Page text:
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Journal of Paleontology: Trilobites from lower Mississippian Starv...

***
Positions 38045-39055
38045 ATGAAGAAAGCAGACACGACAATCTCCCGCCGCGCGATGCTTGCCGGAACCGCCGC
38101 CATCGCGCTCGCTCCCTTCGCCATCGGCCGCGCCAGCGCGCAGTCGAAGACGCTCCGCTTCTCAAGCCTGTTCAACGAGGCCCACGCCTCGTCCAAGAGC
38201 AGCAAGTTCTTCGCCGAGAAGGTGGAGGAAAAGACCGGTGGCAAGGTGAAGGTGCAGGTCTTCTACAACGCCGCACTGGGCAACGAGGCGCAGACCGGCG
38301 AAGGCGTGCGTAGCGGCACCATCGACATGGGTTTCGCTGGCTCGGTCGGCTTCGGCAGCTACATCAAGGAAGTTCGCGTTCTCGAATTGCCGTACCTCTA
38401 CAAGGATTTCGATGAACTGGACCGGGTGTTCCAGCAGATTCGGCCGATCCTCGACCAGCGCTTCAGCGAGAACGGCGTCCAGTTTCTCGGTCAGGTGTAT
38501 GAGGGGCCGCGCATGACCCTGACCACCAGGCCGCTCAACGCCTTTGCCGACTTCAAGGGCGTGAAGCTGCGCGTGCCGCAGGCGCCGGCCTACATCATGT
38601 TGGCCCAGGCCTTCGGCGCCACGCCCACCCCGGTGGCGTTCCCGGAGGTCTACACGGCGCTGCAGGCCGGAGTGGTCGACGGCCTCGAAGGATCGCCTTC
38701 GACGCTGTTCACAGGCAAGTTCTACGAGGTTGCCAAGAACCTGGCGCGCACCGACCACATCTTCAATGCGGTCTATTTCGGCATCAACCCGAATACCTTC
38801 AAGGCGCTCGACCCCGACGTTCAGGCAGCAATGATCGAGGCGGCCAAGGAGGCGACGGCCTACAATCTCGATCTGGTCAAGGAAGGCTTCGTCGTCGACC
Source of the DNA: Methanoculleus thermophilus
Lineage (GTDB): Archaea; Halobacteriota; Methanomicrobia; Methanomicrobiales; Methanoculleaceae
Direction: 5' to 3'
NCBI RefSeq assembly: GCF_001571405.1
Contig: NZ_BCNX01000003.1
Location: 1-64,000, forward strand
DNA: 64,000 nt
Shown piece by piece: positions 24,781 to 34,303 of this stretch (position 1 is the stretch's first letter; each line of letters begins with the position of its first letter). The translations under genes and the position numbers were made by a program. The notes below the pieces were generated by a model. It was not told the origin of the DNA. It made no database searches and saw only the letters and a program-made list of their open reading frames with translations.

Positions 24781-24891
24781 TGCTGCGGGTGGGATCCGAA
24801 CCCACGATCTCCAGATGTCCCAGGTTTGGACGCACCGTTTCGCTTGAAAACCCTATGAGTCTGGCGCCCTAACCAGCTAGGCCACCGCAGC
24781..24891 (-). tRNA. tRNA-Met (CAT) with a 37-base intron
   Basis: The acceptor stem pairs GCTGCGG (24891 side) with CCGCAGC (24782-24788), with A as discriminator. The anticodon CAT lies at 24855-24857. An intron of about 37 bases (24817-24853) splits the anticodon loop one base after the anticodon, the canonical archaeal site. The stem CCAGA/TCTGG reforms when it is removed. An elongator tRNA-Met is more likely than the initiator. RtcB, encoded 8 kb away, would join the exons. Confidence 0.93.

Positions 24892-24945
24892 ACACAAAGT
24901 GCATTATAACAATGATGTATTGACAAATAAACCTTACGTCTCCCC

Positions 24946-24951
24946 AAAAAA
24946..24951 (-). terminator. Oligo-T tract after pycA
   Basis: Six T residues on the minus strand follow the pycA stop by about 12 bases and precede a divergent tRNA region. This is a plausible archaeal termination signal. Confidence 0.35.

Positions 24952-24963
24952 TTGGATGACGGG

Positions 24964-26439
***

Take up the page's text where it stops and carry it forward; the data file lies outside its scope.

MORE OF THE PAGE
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Hahn and Hahn (1988) have summarized the distribution of Lower Carboniferous trilobites from the Belgium Kohlenkalks and adjacent areas. They showed that shelf limestone contains a trilobite fauna predominated by the genera Phillipsia, Cummingella, and Piltonia. The deeper Kulm basin was inhabited by Liobole, Archegonus, and Phillibole. Waulsortian reefs were inhabited by Brachymetopus and Pudoproetus. In North America, no such shelf-to-basin segregation has been shown to have existed. Brezinski (1986) described shallow water trilobite associations composed of Breviphillipsia, Comptonaspis, Griffithidella, Elliptophillipsia, Proetides, Piltonia, and Dixiphopyge from the Chouteau Formation of the Burlington shelf of central Missouri. Furthermore, Brezinski (1990) proposed that Pudoproetus and the brachymetopid genus Australosutura inhabited deeper water facies, including ramp environments of the Fort Payne Formation and prodeltaic environments of the Borden and Cuyahoga deltas. Additionally, these faunal elements are common in off-shelf, Waulsortian reefs of northeastern Oklahoma (Brezinski, 1990). Hahn et al. (1980) described a species of Carbonocoryphe from Lower Carboniferous flysch sediments of Idaho. However, widespread basinal facies faunas have yet to be described from North America. The fauna described herein is present within similar sedimentologic facies from three separate areas. This facies fauna is dominated by the genera Pudoproetus, Thigiffides, Griffithidella, and Carbonocoryphe. Also present is Australosutura. Of these genera, only Griffithidella is represented within the shelf facies. Griffithidella doris (Hall) appears to be consistently present within the starved-basin facies, whereas G. welleri Hessler seems to be representative of shelf facies. As Brezinski (1990) has shown, species of the genus Pudoproetus also appear to have a deep-water affinity. Pudoproetus chappelensis (Hessler), P. fernglenensis (Weller), P. michiganensis (Hessler), and P. missouriensis (Shumard) can all be attributed to off-shelf environments. Carbonocoryphe is widely known from the Kulm facies of Europe, but has been noted only once in North America (Hahn et al., 1980). The presence of Carbonocoryphe in deposits that Lane and De Keyser (1980) equated to the Kulm facies of Europe illustrates the ecological constraints on the distribution of this genus. Thigiffides is currently known in North America only from interpreted starved basinfacies of the Chappel, Welden, and Chouteau Limestones. AGE OF THE FAUNA The Early Mississippian starved-basin environment appears to have existed for a considerable time in the southeastern and south-central United States. However, unlike shelf deposits which are sensitive to minor fluctuations of sea-level, basinal deposits usually do not reflect any but the most significant sea level fluctuations. Numerous authors (Hass, 1959; Lane, 1978; Haywa-Branch and Barrick, 1990; Chauff, 1983) have shown, through conodont zonation, that condensed stratigraphic packages are present in Lower Mississippian rocks of the south-central United States. The sediment-starved basin in which these strata were formed existed through much of the Late Kinderhookian and Osagean, some 15-17 million years (Sando, 1984). Hass's (1959) conodont zonation demonstrates that the approximately 1 m of Chappel Limestone of the Llano region of Texas was deposited during the Late Kinderhookian and Osagean (Fig. 2). Likewise, Haywa-Branch and Barrick (1990) presented evidence that as many as four conodont zones of the Late Kinderhookian and Osagean are present within about 1.5 m of Welden Limestone of Oklahoma and adjacent pre-Welden and Caney Shales. Lane (1978, figs. 3, 4) illustrated the condensation of conodont faunas from the Burlington shelf into the adjacent basinal deposits where as little as 2 m of rock can contain as many as seven different conodont faunas. SYSTEMATIC PALEONTOLOGY Family BRACHYMETOPAE Prantl and Pribyl, 1950 Genus AUSTRALOSUTURA Campbell and Goldring, 1960 AUSTRALOSUTURA LLANOENSIS new species Figure 3.1-3.8 Diagnosis.-Glabella cylindrical, preglabellar field straight, anterior border furrow narrow, sharply upturned, almost vertical to margin. Pygidium profile low, with very small, poorly defined tubercles. Description.-ranidium of moderate vaulting, glabella cylindrical in outline, exhibiting small tubercles. lp glabellar furrows broad, deep; 2p furrows indistinct. In longitudinal profile, glabella of even convexity, transverse profile crescentic with vertical sides. Dorsal furrow narrow, deepest between eyes, preglabellar furrow shallow, distinct. Lateral preoccipital lobes small, subtriangular in outline. Occipital furrow straight, narrow (longitudinal), moderately deep, occipital lobe narrow and of even width. Palpebral lobes small, crescentic, inclined into dorsal furrow. Preglabellar field straight, steeply inclined into border furrow, covered with coarse tubercles along upper slope and fine pits along lower. Border furrow narrow, sharply upturned, nearly vertical on furrow side. Border bluntly rounded at top, covered with fine terrace sculpture, then recurved beneath border. Anterior facial sutures with long, straight, diverging gamma to beta section, sharply rounded at beta. Posterior sutures with diverging, steeply descending zeta to omega section. Pygidium parabolic in outline, vaulting low. Axis tapers strongly toward posterior, sharply rounded posteriorly, composed of 13 rings, transverse profile suboctagonal, longitudinal profile straight. Rings narrow, sinuous, acutely rounded in longitudinal profile. Ring furrows broad, deep, rounded, slightly overhung by rings. Dorsal furrow sharp. Pleural fields evenly convex in transverse profile, composed of 8 ribs, which become increasingly recurved posteriorly so that posterior most rib is directed longitudinally. Posterior band of each rib slightly broader and higher in elevation than anterior band. Posterior band ornamented with small, poorly defined tubercles. Pleural furrows deep, broad, rounded, extending to margin, interpleural furrows narrow, distinct, only two anterior most reach lateral margin. Pygidial flange, posterior to axial terminus, broad, concave. Remarks.-Australosutura llanoensis new species can be distinguished from all other North American species of this genus by the cylindrical outline of the glabella, sharply upturned anterior margin, and poorly defined ornament and low vaulting to the pygidium. Australosutura